Tradition, and even superstition, isn’t just for black cats on All Hallows Eve.

For instance, you may be familiar with the tradition of a New Year’s kiss. But, just like meeting under the mistletoe during the winter holidays, there’s more to those puckered lips than meets the eye.

From a good luck kiss and collard greens, to open doors and full pantries, there are plenty of traditions and related superstitions to take part in on New Year’s Eve and New Year’s Day to ensure good fortune.

Even if you don’t believe in “that sort of thing,” it’s best to stay on the safe side, right? Anything to make sure 2020 and its bad luck stays where it belongs.

FOOD

Believe it or not, what you decided to eat won’t just impact your impending resolutions.

For example, eating pork is lucky because pigs “root forward” or move ahead. Sauerkraut, made from cabbage, is green, signifying money. Collard greens, black-eyed peas and golden cornbread bring prosperity. So, maybe have some fish on the table, too. They only swim one direction – forward!

Some foods to avoid for the sake of luck include anything with wings. Your good luck could fly away! Besides, chickens scratch backward, and we wouldn’t want to dwell on the past, now would we? In fact, anything that doesn’t simply move forward is a no go. For instance, lobster, shrimp and crabs scuttle sideways, so eating such could obviously bring setbacks and prevent you from moving forward.

Lastly, make sure to stock your cupboards. It’s bad luck to ring in the New Year with bare cupboards. It signals poverty and hardship ahead. Best leave that to 2020’s craziness.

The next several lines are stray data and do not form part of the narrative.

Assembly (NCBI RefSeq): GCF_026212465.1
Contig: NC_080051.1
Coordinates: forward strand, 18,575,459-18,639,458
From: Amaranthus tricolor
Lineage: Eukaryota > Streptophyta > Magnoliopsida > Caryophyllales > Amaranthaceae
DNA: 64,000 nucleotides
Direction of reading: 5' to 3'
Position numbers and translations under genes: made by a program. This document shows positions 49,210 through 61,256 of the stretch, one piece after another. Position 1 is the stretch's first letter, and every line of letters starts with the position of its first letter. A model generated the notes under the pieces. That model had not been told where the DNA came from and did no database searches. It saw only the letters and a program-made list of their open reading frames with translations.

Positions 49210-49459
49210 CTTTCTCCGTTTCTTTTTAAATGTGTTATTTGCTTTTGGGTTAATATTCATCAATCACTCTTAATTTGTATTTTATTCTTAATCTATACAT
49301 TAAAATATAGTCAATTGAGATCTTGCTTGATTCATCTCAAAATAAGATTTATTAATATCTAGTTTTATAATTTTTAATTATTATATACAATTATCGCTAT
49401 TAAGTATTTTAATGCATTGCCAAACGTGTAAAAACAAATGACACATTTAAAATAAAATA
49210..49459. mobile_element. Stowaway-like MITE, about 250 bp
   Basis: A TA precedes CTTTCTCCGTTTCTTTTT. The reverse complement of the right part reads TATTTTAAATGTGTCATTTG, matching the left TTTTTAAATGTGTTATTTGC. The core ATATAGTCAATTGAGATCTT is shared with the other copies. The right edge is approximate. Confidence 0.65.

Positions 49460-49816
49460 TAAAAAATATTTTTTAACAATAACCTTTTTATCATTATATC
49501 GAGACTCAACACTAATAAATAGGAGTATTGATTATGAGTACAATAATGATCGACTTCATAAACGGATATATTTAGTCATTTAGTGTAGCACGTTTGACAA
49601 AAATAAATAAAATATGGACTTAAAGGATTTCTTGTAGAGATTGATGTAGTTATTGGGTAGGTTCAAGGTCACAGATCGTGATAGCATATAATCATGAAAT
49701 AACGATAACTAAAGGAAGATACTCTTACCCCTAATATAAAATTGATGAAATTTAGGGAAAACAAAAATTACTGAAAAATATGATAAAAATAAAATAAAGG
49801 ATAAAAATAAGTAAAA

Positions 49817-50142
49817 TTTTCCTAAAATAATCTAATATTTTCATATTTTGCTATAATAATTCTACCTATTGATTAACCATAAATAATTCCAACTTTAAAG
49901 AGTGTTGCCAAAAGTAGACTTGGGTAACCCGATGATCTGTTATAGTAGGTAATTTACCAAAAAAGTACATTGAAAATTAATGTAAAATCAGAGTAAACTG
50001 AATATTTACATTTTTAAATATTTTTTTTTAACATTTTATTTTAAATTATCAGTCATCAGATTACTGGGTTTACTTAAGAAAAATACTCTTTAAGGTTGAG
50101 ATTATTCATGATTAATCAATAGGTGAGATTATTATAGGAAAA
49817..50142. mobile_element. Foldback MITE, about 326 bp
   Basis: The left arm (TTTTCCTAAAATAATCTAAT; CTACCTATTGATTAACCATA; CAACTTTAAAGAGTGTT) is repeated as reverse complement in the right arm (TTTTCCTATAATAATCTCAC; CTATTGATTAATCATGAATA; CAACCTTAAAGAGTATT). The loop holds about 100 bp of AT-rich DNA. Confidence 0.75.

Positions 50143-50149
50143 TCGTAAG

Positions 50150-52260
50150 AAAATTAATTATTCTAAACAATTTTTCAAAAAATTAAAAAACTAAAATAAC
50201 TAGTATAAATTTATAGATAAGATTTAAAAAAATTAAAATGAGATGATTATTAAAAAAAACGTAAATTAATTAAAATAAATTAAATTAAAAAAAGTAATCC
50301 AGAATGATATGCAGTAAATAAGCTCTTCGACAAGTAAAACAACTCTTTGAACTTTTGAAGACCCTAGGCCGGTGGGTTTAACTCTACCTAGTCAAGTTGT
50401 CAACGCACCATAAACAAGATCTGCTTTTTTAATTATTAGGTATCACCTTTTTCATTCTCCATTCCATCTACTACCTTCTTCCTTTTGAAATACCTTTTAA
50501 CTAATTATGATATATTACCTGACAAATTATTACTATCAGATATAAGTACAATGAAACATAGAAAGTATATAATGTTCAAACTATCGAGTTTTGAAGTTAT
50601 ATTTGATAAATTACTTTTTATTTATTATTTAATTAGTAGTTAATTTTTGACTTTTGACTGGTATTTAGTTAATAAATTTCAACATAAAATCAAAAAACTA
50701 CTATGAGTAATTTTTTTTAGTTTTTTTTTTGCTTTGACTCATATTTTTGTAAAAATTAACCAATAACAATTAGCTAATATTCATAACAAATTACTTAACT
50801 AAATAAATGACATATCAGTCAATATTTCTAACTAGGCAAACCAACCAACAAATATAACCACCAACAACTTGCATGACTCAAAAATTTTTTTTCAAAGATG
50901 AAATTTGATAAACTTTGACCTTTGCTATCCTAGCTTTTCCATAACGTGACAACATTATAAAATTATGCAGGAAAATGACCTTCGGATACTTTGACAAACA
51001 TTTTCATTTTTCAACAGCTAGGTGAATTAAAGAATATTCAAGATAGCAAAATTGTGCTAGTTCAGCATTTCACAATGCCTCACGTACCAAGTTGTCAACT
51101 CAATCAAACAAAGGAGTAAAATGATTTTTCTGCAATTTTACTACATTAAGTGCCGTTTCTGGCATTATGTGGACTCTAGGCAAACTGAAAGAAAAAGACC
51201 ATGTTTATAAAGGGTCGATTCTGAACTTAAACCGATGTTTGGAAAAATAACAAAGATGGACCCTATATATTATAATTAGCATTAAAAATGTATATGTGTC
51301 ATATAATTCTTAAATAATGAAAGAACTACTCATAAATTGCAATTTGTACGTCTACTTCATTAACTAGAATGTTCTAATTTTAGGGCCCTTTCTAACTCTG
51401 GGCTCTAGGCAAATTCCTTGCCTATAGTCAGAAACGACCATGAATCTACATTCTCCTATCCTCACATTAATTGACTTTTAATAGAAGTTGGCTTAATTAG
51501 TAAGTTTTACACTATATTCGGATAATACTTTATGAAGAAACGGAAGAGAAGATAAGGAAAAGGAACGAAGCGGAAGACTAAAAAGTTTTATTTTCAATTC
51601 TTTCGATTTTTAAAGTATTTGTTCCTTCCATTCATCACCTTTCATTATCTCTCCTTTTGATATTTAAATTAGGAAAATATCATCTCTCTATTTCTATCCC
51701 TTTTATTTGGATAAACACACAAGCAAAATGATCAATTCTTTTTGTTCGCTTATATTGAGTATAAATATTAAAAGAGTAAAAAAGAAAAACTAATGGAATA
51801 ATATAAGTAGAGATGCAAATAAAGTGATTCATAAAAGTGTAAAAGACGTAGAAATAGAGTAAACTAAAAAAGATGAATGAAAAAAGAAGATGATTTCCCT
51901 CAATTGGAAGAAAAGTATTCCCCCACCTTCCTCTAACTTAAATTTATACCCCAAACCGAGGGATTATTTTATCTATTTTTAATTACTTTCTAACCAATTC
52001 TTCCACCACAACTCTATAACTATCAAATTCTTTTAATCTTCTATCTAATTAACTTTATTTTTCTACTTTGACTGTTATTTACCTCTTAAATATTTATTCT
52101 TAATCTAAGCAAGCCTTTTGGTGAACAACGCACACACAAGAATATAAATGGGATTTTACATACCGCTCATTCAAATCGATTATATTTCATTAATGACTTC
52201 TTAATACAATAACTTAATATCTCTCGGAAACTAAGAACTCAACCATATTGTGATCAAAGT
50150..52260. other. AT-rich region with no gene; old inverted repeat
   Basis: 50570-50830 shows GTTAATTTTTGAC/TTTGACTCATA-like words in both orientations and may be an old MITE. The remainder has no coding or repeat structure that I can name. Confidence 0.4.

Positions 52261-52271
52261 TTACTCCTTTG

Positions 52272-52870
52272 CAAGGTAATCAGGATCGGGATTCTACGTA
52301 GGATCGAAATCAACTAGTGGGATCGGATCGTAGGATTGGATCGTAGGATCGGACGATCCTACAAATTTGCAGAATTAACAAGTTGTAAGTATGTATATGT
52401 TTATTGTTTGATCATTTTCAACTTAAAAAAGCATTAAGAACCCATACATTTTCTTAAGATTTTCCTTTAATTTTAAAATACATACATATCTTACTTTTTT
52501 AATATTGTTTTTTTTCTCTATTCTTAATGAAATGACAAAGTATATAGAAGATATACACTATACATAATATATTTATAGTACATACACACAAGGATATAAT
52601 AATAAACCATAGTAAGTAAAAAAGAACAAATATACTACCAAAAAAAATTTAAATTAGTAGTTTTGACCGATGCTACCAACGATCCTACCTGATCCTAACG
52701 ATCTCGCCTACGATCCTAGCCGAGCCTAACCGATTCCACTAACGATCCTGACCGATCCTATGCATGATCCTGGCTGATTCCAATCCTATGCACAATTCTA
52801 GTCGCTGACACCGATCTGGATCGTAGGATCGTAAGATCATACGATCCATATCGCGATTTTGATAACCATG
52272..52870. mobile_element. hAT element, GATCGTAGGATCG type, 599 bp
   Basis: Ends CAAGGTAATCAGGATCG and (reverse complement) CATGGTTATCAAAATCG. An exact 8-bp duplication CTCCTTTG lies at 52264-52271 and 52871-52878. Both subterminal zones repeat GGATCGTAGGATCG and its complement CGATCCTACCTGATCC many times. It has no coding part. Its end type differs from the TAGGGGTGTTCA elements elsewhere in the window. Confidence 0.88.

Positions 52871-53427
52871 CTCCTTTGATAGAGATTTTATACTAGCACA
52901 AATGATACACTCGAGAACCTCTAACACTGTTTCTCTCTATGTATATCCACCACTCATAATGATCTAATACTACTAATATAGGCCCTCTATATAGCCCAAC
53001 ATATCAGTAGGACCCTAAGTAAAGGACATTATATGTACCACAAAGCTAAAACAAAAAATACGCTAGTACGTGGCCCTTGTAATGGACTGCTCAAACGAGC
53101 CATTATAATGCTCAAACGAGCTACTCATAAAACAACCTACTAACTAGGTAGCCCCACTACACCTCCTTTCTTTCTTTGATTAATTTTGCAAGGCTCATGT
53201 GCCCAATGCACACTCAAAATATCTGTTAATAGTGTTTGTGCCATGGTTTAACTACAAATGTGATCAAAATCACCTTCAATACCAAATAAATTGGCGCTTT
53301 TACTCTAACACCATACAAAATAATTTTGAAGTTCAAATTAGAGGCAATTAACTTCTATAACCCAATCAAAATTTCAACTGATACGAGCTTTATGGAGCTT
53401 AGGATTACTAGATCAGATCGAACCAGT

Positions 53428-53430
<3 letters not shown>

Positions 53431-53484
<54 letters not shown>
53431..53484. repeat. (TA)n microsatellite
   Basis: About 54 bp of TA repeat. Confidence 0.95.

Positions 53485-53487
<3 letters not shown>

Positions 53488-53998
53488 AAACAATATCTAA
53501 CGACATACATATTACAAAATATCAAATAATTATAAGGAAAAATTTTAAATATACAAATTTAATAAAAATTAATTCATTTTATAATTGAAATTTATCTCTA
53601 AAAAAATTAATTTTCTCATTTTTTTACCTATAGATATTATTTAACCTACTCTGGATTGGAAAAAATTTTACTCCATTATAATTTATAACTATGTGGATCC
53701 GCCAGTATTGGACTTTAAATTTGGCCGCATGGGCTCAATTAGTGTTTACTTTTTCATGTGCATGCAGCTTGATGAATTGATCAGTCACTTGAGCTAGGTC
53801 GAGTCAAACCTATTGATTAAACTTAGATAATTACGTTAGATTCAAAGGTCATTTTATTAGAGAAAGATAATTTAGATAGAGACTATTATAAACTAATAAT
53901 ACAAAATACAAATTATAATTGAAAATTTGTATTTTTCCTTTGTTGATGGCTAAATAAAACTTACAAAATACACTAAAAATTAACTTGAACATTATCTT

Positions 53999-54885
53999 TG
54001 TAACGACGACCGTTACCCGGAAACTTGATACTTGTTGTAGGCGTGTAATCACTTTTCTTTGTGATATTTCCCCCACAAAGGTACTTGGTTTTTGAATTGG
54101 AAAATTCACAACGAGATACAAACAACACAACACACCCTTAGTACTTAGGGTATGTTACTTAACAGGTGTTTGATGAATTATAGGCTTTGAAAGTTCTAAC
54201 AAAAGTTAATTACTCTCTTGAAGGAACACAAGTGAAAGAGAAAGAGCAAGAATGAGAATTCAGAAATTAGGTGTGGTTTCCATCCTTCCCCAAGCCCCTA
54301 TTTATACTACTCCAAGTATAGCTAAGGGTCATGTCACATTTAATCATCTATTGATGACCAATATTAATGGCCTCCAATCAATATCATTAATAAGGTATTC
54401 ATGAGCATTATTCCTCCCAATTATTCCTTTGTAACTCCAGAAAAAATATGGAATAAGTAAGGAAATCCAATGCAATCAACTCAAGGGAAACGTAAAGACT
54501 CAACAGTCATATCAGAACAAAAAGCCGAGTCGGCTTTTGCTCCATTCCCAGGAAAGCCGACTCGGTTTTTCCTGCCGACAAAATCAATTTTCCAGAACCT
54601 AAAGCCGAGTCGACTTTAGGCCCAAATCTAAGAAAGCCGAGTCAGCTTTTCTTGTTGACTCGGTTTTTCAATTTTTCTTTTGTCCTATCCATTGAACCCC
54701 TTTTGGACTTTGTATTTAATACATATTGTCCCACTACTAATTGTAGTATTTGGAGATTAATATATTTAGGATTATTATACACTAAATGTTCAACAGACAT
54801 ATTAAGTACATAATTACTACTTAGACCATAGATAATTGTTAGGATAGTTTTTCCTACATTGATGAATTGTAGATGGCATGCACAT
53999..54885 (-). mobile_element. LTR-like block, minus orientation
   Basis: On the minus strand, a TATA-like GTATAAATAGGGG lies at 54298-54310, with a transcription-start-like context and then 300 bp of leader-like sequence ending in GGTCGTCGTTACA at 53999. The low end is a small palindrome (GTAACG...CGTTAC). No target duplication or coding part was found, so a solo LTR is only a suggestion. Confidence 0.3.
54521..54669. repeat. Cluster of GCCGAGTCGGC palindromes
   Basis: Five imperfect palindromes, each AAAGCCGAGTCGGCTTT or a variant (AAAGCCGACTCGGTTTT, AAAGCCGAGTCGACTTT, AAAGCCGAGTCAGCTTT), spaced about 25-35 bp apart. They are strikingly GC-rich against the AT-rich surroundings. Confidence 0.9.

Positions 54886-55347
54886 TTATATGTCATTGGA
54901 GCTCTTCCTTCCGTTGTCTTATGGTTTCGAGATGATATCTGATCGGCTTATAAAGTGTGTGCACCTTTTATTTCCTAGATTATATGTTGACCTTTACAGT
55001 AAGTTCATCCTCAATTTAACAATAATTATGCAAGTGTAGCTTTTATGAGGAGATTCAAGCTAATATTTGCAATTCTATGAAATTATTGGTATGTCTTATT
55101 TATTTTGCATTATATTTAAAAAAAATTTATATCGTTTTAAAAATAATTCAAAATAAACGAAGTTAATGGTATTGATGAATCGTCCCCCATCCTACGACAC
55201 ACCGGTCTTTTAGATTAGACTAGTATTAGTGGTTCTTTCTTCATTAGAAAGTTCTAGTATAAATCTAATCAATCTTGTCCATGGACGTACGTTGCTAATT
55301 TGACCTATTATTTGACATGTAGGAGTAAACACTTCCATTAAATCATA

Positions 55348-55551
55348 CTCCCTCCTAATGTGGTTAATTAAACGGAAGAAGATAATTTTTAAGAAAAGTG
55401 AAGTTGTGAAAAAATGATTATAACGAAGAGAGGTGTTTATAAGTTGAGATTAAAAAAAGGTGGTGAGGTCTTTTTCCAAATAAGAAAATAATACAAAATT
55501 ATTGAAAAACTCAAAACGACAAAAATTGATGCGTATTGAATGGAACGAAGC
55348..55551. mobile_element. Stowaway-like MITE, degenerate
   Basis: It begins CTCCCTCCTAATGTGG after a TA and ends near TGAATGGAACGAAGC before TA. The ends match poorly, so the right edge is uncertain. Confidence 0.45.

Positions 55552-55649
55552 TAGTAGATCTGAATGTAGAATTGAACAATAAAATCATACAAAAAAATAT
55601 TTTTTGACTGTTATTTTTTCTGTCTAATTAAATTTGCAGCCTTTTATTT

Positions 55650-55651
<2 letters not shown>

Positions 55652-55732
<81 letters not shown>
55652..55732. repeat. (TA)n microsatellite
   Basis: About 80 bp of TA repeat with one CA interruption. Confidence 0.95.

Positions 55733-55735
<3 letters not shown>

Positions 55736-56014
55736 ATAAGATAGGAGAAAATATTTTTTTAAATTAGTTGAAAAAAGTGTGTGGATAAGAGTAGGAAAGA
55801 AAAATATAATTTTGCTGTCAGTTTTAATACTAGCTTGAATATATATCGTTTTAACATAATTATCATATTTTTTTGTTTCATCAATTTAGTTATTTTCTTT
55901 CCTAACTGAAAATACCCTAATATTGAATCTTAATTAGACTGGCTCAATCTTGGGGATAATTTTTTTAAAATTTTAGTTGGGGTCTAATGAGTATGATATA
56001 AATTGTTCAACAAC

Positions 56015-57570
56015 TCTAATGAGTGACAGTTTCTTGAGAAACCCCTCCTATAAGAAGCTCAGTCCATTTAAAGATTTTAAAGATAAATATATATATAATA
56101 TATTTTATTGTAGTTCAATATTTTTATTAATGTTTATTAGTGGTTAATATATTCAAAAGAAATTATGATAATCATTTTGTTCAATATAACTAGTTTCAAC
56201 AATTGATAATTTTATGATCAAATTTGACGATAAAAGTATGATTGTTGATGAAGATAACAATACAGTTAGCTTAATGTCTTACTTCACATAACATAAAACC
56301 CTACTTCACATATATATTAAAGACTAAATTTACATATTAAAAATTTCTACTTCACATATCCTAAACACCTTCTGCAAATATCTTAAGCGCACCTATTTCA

Start eating smarter with a host of the library’s recipe books, or with the latest of Shawn Stevenson’s wisdom.

People & Romance

Puckering up at midnight (with consent, of course), isn’t just fun, but assures you and your loved ones a year of continued bliss.

If you just so happen to be a New Year’s baby, luck’s simply on your side always. Don’t mess with a good thing!

Money

Other than eating lucky green things, make sure to end the year with your debt paid (or, at least a solid payment plan). Balanced books, and a solid plan, usher in good fortuity. Make sure to have cash in your wallet, as well. Hang on to it tight and avoid lending any on New Year’s Eve or New Year’s Day as doing so could set a precedent for the months ahead.

Millennial or not, learn how to start those uncomfortable money conversations with Erin Lowry’s help.

Get your house in order.

Finish the year with a clean house and sweep out the old on New Year’s Eve! Lest the clock strikes midnight, let the mess be 2021’s worry. Cleaning on New Year’s Day – dishes, laundry, taking out the garbage — may satisfy your inner Marie Kondo for the time being. However, it’s ideal to avoid if you want any luck the remainder of the year.

Finally yet importantly, open all the doors and windows just before midnight on New Year’s Eve to help the old year (a.k.a evil spirits/bad juju) easily find his way out before welcoming the New Year. We certainly wouldn’t want to risk intermingling 2021 with 2020. For similar reasons, make as much noise as possible at midnight. While going outside to bang pots and pans is a fun tradition, it scares off evil spirits and the devil himself, who apparently can’t tolerate loud noises long enough to want to stick around for the rest of the year.

Looking for more fun traditions, or information for your New Year’s resolutions, visit the library’s E-Branch, catalog or call either Pickerington Public Library location for help finding materials or inspiration.

Sources for further reading:
New Year’s Folklore – Traditions and Superstitions From Around The World (farmersalmanac.com)
15 Best New Years Superstitions – New Years Traditions From Around the World (countryliving.com)

9 Lucky New Year’s Food Traditions – HISTORY
New Year’s Superstitions (snopes.com)

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Tradition, and even superstition, isn’t just for black cats on All Hallows Eve.